It’s June. So, naturally, here’s a ranking of Notre Dame’s 2023 schedule by each game’s storylines, watchability and difficulty (ordered by difficulty). Enjoy.
Tennessee State (Game 2, Sept. 2)
It’s the first home game of Notre Dame’s season and the first game the Irish have ever played against an FCS opponent. That marginally improves the storylines and contributes only slightly to the watchability of this game.
Not only is it a game against an FCS opponent, but a subpar one at that. The Tigers went 4-7 in 2022 as they averaged just over 18 points per game. Let’s be real: if this weren’t a game against an HBCU — and a game that was desperately justified by ND mouthpieces as an opportunity to give said HBCU some national exposure — then this game would be on Peacock. The fact that it is not on Peacock is the reason it isn’t the least watchable game, but it should still be the easiest test for the Irish in 2023 (even considering the jetlag of a return trip from Dublin, Ireland).
Navy (Game 1, Aug. 26)
Speaking of Dublin, that’s an OK storyline. As for the talking point of how this series returns the favor to Navy for saving Notre Dame during World War II, that’s a much older and sanctimonious storyline. And the fact that the Midshipmen have a new head coach? It doesn’t really register for me.
But even with the lack of engaging storylines, this game is the first of the 2023 season, which means it’s the first opportunity to see a Sam Hartman-led Irish offense against an opposing defense. That should be fun to watch, even if watching the triple option on the other side isn’t. And watching the Irish offense will be very fun if Notre Dame puts together two full halves of dominance (unlike last season’s tale-of-two-halves matchup). That should be the expectation against a Navy team that has gone 4-8, 4-8, and 3-7 in the last three years.
Stanford (Game 12, Nov. 25)
Maybe the storylines are a bit too high for this game, but last season’s loss to Stanford will probably go down as the most inexplicable (if not the outright worst) loss of Marcus Freeman’s head coaching career, at Notre Dame or otherwise. Having a losing streak (of one game) to the current Cardinal program is nauseating enough, and the regular season finale will afford both the chance to flip the script and solidify whatever postseason position the Irish have earned.
And it shouldn’t be a particularly difficult matchup for Notre Dame. Troy Taylor is attempting to rebuild Stanford from the ground up, and Freeman should have his team locked in after the embarrassment that occurred last season.
Central Michigan (Game 4, Sept. 16)
There’s a reason this game is on Peacock, and it’s because there are no storylines of which to speak. And because this game is on Peacock, it is the least watchable. Oh, how I — and I’m sure the Notre Dame fandom shares this sentiment — despise games on Peacock.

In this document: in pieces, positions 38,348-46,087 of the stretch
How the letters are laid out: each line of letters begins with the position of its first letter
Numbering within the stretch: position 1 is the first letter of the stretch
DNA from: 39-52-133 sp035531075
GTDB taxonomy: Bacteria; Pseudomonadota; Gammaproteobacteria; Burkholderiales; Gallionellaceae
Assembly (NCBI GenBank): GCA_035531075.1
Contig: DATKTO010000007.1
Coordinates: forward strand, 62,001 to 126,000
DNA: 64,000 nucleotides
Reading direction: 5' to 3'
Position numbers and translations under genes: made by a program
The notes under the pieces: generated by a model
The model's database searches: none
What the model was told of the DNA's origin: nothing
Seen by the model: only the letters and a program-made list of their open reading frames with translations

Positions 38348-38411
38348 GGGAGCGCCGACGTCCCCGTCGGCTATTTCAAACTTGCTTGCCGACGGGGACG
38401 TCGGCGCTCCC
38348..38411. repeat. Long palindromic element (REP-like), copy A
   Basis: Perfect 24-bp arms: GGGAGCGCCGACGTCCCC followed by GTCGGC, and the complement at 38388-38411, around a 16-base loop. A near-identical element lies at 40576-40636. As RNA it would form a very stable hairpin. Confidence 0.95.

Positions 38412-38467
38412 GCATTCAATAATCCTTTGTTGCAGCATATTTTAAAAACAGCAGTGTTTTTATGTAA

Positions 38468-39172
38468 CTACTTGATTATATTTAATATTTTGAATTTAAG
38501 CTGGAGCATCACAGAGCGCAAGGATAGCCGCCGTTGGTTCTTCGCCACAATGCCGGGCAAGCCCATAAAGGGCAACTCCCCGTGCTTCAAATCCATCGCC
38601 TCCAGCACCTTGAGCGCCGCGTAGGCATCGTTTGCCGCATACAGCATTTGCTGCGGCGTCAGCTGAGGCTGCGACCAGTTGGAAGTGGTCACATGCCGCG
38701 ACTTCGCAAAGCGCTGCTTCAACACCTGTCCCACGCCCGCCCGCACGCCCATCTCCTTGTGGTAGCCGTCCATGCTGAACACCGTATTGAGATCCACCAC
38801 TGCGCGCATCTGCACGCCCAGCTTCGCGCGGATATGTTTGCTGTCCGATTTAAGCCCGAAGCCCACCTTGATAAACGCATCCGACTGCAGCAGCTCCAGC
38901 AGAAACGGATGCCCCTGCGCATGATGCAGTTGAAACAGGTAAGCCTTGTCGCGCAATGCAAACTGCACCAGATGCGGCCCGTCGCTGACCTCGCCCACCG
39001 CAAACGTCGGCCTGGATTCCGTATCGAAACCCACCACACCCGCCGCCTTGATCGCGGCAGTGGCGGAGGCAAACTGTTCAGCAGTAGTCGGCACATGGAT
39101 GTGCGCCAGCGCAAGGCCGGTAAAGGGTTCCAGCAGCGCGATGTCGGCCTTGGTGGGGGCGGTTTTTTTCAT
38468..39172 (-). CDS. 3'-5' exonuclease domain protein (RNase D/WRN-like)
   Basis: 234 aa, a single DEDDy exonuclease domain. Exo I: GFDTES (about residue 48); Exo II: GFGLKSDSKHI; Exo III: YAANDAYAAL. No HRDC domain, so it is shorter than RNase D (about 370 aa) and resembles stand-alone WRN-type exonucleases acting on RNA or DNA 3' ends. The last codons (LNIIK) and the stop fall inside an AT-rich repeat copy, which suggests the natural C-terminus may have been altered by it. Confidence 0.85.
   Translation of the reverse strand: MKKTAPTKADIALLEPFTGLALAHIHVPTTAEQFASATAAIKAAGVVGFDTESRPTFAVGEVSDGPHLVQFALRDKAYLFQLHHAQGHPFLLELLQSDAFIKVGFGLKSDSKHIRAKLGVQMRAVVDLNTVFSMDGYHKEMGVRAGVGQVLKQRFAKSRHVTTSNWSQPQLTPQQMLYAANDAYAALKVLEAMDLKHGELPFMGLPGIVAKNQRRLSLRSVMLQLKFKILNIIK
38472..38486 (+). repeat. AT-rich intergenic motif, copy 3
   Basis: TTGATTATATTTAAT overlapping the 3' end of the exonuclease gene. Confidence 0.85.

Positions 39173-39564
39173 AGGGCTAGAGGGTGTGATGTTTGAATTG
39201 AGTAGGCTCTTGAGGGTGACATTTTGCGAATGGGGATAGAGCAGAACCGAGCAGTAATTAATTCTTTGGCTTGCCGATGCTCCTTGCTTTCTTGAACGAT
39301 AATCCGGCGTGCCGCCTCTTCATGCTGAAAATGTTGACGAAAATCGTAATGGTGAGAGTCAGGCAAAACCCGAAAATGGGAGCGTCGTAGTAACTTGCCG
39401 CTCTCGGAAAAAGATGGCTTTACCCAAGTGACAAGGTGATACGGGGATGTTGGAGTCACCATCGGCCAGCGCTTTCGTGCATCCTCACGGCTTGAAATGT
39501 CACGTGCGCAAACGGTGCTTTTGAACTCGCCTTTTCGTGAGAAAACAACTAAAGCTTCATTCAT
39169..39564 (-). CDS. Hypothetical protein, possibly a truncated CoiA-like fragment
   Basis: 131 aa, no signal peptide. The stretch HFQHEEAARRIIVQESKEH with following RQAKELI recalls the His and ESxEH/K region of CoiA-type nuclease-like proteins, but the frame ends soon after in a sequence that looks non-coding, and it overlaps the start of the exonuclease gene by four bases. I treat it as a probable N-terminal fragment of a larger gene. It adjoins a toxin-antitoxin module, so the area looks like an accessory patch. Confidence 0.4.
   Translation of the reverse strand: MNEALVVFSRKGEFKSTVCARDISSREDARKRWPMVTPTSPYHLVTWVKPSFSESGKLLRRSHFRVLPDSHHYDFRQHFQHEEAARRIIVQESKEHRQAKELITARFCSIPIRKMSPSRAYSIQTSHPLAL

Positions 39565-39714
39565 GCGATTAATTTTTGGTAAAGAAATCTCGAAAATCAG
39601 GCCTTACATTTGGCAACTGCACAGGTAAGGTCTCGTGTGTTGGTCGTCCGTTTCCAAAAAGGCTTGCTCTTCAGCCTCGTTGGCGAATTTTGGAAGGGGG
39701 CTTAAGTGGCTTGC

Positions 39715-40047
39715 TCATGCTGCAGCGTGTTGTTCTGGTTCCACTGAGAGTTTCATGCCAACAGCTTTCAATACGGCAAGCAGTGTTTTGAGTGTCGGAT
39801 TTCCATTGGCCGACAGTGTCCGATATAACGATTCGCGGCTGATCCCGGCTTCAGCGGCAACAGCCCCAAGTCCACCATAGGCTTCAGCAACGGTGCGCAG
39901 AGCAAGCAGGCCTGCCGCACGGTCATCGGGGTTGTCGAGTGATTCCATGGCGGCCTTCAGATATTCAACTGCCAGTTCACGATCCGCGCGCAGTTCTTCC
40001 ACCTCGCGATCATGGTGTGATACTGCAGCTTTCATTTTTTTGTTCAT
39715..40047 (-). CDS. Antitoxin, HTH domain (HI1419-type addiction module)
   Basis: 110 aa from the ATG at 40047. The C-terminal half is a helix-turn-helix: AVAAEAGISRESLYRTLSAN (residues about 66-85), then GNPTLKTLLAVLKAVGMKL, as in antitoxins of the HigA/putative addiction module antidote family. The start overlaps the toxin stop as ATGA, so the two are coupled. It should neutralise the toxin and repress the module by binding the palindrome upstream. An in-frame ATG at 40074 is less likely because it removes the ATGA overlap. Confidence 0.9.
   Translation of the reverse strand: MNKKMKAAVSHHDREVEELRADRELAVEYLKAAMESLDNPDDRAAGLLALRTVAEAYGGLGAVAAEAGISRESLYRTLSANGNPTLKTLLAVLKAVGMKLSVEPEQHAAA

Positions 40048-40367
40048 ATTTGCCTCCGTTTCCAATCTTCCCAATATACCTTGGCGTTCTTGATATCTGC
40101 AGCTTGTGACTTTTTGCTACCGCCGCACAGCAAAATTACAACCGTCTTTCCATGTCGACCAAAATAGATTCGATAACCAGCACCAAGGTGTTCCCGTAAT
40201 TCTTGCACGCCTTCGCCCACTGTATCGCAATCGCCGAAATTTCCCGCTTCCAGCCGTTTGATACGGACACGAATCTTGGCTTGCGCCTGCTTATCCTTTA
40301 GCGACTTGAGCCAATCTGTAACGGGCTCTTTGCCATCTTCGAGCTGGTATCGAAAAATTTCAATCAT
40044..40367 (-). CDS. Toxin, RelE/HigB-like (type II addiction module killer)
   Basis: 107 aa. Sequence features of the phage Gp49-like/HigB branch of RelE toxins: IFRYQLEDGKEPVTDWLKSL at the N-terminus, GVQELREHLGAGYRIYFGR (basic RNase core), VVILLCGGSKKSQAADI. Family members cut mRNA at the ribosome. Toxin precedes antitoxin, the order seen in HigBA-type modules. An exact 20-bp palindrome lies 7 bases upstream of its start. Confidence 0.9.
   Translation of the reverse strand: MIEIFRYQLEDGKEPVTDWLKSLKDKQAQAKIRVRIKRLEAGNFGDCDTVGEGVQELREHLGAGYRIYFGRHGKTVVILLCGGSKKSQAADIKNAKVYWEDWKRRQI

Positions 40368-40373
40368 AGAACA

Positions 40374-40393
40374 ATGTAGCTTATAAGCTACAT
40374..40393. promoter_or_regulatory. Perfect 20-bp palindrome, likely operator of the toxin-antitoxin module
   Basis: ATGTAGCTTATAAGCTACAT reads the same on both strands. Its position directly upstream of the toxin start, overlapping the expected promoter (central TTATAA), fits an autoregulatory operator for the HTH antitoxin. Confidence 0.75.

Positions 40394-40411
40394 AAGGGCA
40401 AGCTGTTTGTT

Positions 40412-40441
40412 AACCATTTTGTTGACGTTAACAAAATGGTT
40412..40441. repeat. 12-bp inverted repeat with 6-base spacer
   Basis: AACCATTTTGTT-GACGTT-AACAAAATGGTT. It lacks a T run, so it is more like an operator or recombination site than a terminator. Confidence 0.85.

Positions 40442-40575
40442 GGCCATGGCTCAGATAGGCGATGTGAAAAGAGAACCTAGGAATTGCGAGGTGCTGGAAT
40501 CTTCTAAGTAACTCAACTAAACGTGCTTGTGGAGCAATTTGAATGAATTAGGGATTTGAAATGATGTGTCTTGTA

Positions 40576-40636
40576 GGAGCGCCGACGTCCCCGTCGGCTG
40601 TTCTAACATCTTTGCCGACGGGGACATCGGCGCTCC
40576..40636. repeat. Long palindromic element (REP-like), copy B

But even though the Chippewas are coming off a 4-8 season, this isn’t a gimme for the Irish. First of all, it’s an FBS opponent; second of all, Notre Dame gets Central sandwiched between a road tilt at NC State and a home showdown with Ohio State. To use The Solid Verbal’s parlance, that’s a let-down, look-ahead sandwich for Notre Dame if I’ve ever seen one.
Wake Forest (Game 11, Nov. 18)
When it became apparent that Sam Hartman would not return to Wake Forest for a sixth collegiate season, Demon Deacons head coach Dave Clawson initially voiced his support for whatever decision Hartman made. Fast forward just two weeks, and Clawson’s tenor changed as he opined name, image and likeness in the transfer portal era.
“… if this is the way it’s going to be, that’s fine, but let’s not pretend there’s rules. Just eliminate the rules and say this is all legal,” Clawson said. “…There are people right now that are actively, through third parties, trying to recruit [Hartman].”
Hartman, the ACC’s all-time leader in touchdown passes and second-place player in passing yards, ultimately chose to forego the NFL Draft and spend his final collegiate year at Notre Dame. The Irish draw the Demon Deacons on Hartman’s Senior Day in Notre Dame Stadium, making for a juicy reunion, even if Clawson’s ill will is directed more at the current state of college football than at Hartman himself.
This won’t be an easy game after a long lead-up during the season, and considering Wake’s patented slow-mesh system. Even so, the Irish are more talented and should handle the Demon Deacs in a home setting.
Pitt (Game 9, Oct. 28)
The big storylines in this one are Phil Jurkovec’s Instagram post, Kenny Minchey flipping from Pitt’s 2023 recruiting class, simply hating on Pat Narduzzi and, again, Phil Jurkovec’s Instagram post. Also noteworthy is the fact that former Irish linebacker Shayne Simon and running back C’Bo Flemister are still in college and on Pitt’s roster this season.
This could have been a trap game on the schedule, even though it’s at home, given its position before Clemson and the potential for a rusty performance coming off a bye week. But Jurkovec and Narduzzi should provide enough ammunition to be focused, even if there aren’t many remaining teammates of Jurkovec, Simon or Flemister on the current Notre Dame roster. Regardless, the Pitt superweapon always looms large as a potential stumbling block if the Irish let the game become a slog.
NC State (Game 3, Sept. 9)
The lack of recent matchups between the Irish and Wolfpack takes away from the storylines, but this should be the first real test of the 2023 season for Notre Dame. It’s also the first trip to Raleigh, N.C. since the Hurricane Matthew game of 2016, a 10-3 NC State victory. And, of course, it’s the first chance of the season for the Irish to extend their regular-season win streak over ACC competition (28 games and counting).